We cleaned up the lab, prepped for the madder & weld workshop, and left the wool to dry!

Festival of Creative Learning Workshops!

We will be hosting two workshops at the Festival of Creative Learning at the University of Edinburgh in February!

One will focus on indigo, while the other will focus on madder and weld.

If you’d like more information, or to sign-up, please visit:

You can find our workshops under ‘Colouring the Past’ in the Calendar of Events.

We look forward to welcoming everyone!


Autumn Update!

Over the last several weeks, we’ve been busy tending the seeds we planted in October. So far, a few things have sprouted, but few of these seedlings seem to be thriving in the Greenhouse. We’re hopeful as we are still trying to find our feet with the Greenhouse and find the perfect temperature for all of the plants while figuring out how much water is too much water. There seems to be no noticeable pattern as to how fast the plants dry out!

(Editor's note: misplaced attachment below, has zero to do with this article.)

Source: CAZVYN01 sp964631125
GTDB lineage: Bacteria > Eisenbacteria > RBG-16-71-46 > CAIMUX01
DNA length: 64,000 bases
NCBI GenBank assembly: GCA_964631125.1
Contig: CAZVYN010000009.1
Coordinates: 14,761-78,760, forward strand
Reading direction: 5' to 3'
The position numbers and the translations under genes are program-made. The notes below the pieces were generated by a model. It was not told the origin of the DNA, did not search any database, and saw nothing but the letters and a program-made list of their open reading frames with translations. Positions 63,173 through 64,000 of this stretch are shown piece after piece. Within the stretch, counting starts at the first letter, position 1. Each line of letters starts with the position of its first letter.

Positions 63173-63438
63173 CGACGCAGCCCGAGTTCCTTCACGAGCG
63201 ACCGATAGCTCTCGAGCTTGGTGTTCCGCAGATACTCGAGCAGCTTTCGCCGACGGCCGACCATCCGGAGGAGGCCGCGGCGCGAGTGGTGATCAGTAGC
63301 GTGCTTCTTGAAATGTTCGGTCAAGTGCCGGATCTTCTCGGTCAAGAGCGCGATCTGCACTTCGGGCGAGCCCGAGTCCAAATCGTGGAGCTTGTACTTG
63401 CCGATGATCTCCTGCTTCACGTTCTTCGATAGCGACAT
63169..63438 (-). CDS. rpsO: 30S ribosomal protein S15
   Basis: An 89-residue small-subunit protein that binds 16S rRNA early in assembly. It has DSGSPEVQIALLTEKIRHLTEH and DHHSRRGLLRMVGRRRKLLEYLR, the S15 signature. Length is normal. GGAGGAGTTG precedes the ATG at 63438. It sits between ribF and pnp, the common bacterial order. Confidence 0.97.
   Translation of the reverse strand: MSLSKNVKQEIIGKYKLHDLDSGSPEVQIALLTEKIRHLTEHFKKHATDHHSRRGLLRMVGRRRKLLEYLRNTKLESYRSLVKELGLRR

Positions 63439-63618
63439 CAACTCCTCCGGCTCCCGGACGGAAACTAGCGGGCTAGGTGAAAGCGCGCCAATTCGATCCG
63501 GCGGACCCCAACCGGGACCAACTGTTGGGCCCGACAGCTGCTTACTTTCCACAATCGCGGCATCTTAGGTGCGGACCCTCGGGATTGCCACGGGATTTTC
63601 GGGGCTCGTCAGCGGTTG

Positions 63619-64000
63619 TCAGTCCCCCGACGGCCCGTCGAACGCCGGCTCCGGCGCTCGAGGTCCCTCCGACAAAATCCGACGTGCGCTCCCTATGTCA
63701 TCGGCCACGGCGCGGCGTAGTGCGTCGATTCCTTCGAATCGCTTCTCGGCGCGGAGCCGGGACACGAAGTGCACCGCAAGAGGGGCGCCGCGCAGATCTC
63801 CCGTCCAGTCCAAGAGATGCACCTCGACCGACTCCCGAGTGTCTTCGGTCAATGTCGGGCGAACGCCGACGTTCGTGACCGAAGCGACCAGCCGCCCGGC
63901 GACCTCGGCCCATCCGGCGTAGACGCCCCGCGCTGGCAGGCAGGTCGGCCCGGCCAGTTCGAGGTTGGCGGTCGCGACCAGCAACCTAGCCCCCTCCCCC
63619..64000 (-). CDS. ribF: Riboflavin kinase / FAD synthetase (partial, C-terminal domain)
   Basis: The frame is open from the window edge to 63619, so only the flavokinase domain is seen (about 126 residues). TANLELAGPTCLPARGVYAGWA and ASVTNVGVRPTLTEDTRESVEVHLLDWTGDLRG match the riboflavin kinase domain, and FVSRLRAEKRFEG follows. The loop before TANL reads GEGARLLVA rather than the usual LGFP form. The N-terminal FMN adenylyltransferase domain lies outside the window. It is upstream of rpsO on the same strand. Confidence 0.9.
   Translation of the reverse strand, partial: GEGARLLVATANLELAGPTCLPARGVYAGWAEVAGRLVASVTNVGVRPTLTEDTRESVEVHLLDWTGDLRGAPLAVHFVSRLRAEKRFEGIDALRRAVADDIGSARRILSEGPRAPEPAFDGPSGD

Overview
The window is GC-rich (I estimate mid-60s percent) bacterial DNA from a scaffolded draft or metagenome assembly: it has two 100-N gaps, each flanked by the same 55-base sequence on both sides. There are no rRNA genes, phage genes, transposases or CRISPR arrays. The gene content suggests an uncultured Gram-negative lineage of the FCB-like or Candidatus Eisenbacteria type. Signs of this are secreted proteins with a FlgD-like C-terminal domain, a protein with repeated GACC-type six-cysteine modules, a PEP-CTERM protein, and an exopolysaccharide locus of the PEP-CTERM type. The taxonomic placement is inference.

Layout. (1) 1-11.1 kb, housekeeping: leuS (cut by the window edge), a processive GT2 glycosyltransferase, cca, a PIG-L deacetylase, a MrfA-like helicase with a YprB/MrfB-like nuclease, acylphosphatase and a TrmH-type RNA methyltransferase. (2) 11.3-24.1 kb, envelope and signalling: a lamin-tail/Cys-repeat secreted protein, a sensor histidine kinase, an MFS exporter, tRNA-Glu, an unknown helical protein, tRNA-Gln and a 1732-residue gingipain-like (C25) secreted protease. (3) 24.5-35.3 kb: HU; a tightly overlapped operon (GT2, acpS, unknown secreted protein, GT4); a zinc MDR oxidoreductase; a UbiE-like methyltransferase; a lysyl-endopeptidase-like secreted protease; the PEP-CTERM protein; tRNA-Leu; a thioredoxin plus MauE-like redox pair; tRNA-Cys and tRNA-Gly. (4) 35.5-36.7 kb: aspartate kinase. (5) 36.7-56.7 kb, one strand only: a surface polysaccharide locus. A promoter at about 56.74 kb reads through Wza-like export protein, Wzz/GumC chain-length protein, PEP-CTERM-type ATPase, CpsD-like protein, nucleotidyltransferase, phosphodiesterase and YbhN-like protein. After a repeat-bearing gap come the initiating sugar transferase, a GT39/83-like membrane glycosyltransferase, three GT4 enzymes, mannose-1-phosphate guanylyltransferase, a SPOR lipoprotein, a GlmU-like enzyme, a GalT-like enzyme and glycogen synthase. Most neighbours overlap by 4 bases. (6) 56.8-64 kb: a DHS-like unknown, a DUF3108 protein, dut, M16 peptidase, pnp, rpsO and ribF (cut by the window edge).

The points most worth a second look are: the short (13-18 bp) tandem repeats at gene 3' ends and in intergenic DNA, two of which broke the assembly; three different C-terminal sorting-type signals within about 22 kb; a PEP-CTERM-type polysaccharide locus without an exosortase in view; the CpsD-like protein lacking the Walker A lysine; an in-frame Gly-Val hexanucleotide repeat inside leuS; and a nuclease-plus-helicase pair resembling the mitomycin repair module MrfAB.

Baby Woad! 

The weld that we transplanted into pots to bring inside for the winter is finally showing signs of recovering from the transition inside. The weld still outside is also doing well, despite the recent frosts.

In other news, we were awarded a £300 grant by the Festival of Creative Learning at the University of Edinburgh for two workshops in February. We’ll have details of the workshops up soon! Details will include: what we’ll be doing in the workshops, how to sign up (they are open to everyone, including community members!), and how you can follow along if you can’t make it.

The Garden… So Far!